December, 2004

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Curry Oil
Dec 13th, 2004

Here is the recipe for the Curry Oil that I drizzled on the Roasted Squash Soup for Thanksgiving. I was hoping for a clear, curry-scented and colored oil, but this recipe ends up more as a layer of oil and a layer of paste. It was a bit much on the soup, so I stirred a tablespoon or two with some sour cream and thinned it with milk and it made a lovely garnish.

I used the rest on curried roasted cauliflower - toss the cauliflower florets with the curry oil, sprinkle with sea salt, and then roast in a single layer on a cookie sheet. But the best thing I made with this oil, and the reason I'll make it again, was a last minute dinner for one out of the freezer. Jim and the boys had their dinners already, I had a tablespoon of curry oil left, enough frozen shrimp for only one person, and some frozen peas. I thawed the shrimp, combined all in a hot pan, and instant yum.


Curry Oil
makes about 1 1/4 cups

1 tbsp cumin seeds
1 tbsp coriander seeds
1 tbsp fennel seeds
1 tbsp curry powder
1 tbsp ground turmeric
1 cup plus 1 tbsp light sesame oil
1 tbsp minced fresh ginger
4 garlic cloves, minced
1 cup pineapple or mango juice
1 tsp kosher salt
1/4 tsp black pepper


Place the cumin, coriander, and fennel in a spice grinder and grind to a coarse powder. Add the curry powder and turmeric and pulse to combine.

Place a small pan over medium heat. When it is hot, add the 1 tbsp sesame oil. Then add the ginger and garlic and cook until lightly browned. Add the ground spices and cook until they are toasted and very fragrant, about 2 minutes. Add the pineapple juice and cook until reduced to 1/4 cup, 5 to 8 minutes.

Transfer the mixture to a food processor, add the remaining 1 cup sesame oil, salt and pepper, and process until smooth.

Transfer the curry oil to a glass container, cover, and refrigerate for up to 2 weeks.

-Stan Frankenthaler, The Occidental Tourist
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Curried Roast Squash and Apple Soup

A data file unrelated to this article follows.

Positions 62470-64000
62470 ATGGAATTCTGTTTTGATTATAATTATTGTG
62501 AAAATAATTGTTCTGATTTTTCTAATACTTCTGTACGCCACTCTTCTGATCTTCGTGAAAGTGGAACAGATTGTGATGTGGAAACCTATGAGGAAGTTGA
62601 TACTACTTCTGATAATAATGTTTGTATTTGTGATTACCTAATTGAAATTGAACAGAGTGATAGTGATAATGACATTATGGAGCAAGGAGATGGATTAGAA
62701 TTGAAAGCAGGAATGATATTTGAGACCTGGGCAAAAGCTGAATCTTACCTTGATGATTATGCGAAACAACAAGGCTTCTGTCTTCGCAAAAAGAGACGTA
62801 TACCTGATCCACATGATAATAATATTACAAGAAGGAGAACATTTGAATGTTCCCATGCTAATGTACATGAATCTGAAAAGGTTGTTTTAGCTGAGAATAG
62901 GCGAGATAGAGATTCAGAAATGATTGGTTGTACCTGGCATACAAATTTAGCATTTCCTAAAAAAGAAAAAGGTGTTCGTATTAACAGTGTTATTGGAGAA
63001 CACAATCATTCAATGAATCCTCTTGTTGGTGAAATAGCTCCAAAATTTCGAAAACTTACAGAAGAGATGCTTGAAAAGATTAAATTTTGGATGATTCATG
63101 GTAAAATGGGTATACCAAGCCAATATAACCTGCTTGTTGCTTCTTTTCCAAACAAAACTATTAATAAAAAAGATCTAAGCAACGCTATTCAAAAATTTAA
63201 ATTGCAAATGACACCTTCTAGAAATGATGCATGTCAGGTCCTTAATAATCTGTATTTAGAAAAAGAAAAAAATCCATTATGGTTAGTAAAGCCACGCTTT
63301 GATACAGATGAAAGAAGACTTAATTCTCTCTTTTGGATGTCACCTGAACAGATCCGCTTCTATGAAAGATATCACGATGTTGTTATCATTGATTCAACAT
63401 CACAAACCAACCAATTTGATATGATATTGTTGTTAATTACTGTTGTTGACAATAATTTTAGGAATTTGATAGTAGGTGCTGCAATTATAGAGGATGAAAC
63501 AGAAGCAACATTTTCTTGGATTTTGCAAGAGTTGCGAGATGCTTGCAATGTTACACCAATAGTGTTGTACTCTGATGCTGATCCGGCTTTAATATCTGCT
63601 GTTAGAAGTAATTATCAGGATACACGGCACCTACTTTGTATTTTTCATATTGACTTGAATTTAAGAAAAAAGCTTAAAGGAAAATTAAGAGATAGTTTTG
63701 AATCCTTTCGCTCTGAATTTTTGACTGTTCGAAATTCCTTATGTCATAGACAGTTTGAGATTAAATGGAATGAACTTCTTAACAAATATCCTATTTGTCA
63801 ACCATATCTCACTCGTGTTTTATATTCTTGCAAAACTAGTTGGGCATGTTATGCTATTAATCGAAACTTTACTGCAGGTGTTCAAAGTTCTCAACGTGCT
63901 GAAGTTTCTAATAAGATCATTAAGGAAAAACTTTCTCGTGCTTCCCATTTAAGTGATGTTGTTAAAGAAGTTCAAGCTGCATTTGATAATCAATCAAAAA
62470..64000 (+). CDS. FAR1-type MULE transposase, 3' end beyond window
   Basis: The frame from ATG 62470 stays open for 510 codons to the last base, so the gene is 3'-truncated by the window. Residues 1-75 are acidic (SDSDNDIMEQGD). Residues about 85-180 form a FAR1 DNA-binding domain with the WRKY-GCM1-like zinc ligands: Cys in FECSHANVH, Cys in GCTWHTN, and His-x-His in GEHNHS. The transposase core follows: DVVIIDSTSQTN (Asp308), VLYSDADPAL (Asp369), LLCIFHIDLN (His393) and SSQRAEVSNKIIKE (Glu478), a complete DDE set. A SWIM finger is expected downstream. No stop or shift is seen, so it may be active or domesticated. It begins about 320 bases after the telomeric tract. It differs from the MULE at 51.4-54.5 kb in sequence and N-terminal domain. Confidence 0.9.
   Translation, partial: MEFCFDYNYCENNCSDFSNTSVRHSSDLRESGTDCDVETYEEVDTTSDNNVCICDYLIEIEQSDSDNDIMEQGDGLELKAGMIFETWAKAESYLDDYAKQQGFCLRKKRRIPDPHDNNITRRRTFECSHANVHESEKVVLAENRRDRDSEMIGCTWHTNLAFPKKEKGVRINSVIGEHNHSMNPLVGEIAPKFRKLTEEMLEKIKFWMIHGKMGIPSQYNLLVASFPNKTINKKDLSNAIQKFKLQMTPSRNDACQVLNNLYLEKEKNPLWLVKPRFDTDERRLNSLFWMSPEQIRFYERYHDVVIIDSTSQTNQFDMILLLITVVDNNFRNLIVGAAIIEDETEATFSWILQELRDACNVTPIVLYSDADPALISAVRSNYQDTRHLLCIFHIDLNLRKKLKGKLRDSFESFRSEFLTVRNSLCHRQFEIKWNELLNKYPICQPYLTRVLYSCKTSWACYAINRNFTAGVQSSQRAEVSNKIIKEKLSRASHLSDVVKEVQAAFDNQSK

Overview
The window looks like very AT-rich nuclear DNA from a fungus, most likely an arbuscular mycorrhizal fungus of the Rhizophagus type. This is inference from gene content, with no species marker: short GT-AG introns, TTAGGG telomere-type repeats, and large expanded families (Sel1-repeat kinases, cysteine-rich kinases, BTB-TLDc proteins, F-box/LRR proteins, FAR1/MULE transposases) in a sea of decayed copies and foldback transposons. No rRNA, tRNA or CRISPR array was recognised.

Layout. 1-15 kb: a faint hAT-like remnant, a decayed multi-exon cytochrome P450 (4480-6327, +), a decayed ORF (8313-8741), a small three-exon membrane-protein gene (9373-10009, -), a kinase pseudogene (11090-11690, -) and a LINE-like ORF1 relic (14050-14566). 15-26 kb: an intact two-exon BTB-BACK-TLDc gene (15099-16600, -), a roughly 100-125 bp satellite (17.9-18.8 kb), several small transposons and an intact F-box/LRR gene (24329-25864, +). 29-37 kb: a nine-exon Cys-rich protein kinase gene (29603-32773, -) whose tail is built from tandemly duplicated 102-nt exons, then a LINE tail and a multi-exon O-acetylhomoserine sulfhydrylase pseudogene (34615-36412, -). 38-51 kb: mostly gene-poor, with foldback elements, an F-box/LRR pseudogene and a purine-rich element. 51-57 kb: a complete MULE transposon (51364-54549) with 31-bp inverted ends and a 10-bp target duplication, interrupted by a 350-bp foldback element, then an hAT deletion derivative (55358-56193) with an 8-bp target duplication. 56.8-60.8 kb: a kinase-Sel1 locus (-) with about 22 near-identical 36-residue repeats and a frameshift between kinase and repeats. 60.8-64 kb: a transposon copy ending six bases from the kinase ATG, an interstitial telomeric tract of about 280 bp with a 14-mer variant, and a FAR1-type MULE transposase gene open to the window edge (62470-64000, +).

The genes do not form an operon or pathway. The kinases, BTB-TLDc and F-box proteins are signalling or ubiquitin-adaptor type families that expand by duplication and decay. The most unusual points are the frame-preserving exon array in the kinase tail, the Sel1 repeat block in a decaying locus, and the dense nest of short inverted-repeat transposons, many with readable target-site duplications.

Dec 6th, 2004

My contributions to Thanksgiving this year were Curried Roast Squash and Apple Soup with a drizzle of Sour Cream Curry Oil and Cheese Corn Rolls from Columbia. Well the recipe is from Columbia, not the actual rolls, those were from my kitchen.

The soup is I suppose of my own invention, although the idea of roasting squash and making soup out of it is hardly a new one. But I came up with the quanities and combinations myself so I suppose I'll claim it as mine. This recipe serves 2 with enough leftover for lunch for a few days. And if you multiply this recipe by four you will have way way too much for a Thanksgiving dinner first course for 10.


Curried Roast Squash and Apple Soup

1 butternut or delicata squash
1 apple
1/2 a largish onion
6 unpeeled garlic cloves
Olive oil
Curry powder
Salt
Chicken broth (probably one cardboard carton)
Milk, cream, or evaporated milk to taste


Preheat the oven to 400F.

Leaving the peels on, cut the squash in half, scoop out the seed and cut each half info four pieces. Spray a roasting pan with cooking spray and place the squash pieces in it, skin side down. Peel, core, and quarter the apple and add it to the pan. Peel the onion, slice it into sections and add it to the pan as well. Sprinkle the vegetables and fruit with olive oil, salt, and curry powder. Add the unpeeled garlic cloves to the pan - I like to balance them on top of the vegetables rather than letting them touch the bottom of the pan.